Trade and informality in the presence of labor market frictions and regulations
What is this research about and why did you do it?
The informal sector accounts for a large part of the economy in most developing countries, comprising between 20-80 percent of the labour force and an equally large share of firms. Moreover, shifts into and out of informality constitute important margins of labour market adjustment to trade shocks in these countries. Yet, we still know little about the overall labour market and welfare effects of trade liberalisation in settings characterised by extensive labour market regulation, weak enforcement, and informality, which characterize many developing economies. Our research fills this gap by developing a structural equilibrium model of trade and informality.
How did you answer this question?
We develop a model that features tradable and non-tradable sectors that are connected through input-output linkages. Within each sector, firms with different levels of productivity choose to operate in the formal or informal sectors, subject to labour market frictions and regulations, such as a minimum wage, firing costs, and taxes. Regulations are imperfectly enforced by the government, generating incentives for small firms to be informal. We estimate the model using multiple micro data sources from Brazil and use it to perform counterfactual experiments to quantify the effects of trade openness on informality, unemployment, welfare, productivity, and wage inequality.
What did you find?
We find that, in the long-run (we focus on comparisons across steady states), trade openness has strong positive effects on productivity and welfare, even though it leads to an increase in unemployment. As for inequality, the Figure shows that wage inequality (measured by the standard deviation of log-wages) within the formal tradable sector increases with greater trade openness. This comes from an increase in the wage premium paid by exporting firms. In contrast, inequality within the informal tradable sector falls, which is a consequence of the market exit of low productivity informal firms that pay lower wages. Inequality within the formal and informal non-tradable sector increases, but the gap between average wages in the informal and formal sectors falls. Taken together, these different forces imply a reduction in overall inequality in the tradable and non-tradable sectors as trade is opened up.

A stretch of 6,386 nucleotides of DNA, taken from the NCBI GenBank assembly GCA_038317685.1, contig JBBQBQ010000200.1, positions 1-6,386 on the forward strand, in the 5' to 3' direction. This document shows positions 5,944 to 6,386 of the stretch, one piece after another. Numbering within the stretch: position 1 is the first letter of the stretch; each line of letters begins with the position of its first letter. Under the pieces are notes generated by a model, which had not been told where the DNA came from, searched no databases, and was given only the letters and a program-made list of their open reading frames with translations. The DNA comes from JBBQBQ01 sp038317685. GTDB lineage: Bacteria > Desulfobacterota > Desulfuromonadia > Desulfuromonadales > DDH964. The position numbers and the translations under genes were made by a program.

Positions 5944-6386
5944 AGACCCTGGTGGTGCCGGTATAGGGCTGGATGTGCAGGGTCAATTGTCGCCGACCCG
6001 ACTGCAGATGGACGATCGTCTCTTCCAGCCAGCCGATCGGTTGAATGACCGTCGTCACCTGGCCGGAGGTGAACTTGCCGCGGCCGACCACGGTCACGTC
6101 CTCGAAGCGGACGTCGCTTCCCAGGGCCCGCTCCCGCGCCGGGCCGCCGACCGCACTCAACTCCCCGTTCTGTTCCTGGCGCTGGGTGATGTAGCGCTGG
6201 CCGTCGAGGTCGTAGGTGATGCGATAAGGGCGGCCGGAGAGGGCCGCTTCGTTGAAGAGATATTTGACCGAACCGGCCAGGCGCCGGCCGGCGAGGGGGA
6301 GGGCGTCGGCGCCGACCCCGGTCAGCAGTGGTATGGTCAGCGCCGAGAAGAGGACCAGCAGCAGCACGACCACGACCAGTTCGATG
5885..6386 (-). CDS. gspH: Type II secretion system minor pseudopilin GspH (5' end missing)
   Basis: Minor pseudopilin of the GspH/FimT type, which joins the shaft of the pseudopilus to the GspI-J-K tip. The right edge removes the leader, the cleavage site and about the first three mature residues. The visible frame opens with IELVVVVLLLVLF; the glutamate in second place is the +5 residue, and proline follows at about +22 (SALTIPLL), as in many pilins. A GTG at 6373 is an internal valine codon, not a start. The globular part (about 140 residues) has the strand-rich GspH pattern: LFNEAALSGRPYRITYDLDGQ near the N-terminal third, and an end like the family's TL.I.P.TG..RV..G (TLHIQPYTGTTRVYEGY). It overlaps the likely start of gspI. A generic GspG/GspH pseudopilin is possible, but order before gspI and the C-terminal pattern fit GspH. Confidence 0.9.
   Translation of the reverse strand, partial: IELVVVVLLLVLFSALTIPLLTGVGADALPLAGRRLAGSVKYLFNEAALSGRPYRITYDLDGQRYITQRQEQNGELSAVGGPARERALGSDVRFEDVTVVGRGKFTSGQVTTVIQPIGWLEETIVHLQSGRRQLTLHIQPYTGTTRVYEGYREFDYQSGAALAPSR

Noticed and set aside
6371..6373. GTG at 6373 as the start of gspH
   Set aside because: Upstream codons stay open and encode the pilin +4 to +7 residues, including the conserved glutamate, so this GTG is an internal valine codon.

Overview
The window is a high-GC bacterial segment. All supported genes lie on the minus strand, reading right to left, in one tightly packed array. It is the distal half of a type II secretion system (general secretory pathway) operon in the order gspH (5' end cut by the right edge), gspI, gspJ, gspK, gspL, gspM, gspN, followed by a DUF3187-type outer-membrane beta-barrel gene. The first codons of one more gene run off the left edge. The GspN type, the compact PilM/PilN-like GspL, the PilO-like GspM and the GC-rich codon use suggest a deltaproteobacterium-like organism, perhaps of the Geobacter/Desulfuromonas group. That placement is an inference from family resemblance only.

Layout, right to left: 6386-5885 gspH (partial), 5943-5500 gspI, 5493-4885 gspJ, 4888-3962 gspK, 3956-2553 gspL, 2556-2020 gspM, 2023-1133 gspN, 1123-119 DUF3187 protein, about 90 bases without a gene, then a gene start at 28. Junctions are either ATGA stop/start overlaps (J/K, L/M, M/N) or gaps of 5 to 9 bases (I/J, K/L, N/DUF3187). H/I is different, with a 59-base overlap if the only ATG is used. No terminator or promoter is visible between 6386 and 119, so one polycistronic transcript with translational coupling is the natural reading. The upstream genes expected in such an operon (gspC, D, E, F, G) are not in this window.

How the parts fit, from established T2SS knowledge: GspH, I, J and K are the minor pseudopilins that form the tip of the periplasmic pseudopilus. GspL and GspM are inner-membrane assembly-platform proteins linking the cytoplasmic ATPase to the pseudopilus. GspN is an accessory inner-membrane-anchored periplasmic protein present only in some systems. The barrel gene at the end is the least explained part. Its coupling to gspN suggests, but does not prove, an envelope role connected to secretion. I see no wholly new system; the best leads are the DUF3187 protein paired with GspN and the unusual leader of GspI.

Relationship between Trade openness and wage inequality (standard deviation of log-wages). The horizontal axis denotes changes in iceberg trade costs, τ; larger values of τc denote higher trade costs, and lower values of τc indicate greater openness; τc = 6 represents the autarchy scenario. Vertical axis shows the standard deviation of log-wages, which measures inequality.
What implications does this have for the research on wealth concentration or economic inequality?
Our findings regarding inequality contrast with what is typically found in the literature, which is that trade openness leads to higher inequality. However, previous studies have typically focused on the formal tradable sector. Our research highlights the importance of incorporating the non-tradable sector and, crucially, the informal sector when analysing the effects of trade opening on inequality in developing countries. More broadly, our research shows that incorporating informality can lead to substantially different conclusions about the aggregate effects of trade, in particular on productivity and welfare.
What are the next steps in your agenda?
We would like to understand more broadly how informality interacts with other frictions – such as financial frictions – and how these interactions could shape the effects of different aggregate shocks in low- and middle-income countries.
Citation and related resources
This paper can be cited as follows: Dix-Carneiro, R., Goldberg, P. K., Meghir, C., and Ulyssea, G. (2021) 'Trade and Informality in the Presence of Labor Market Frictions and Regulations.' NBER Working Paper 28391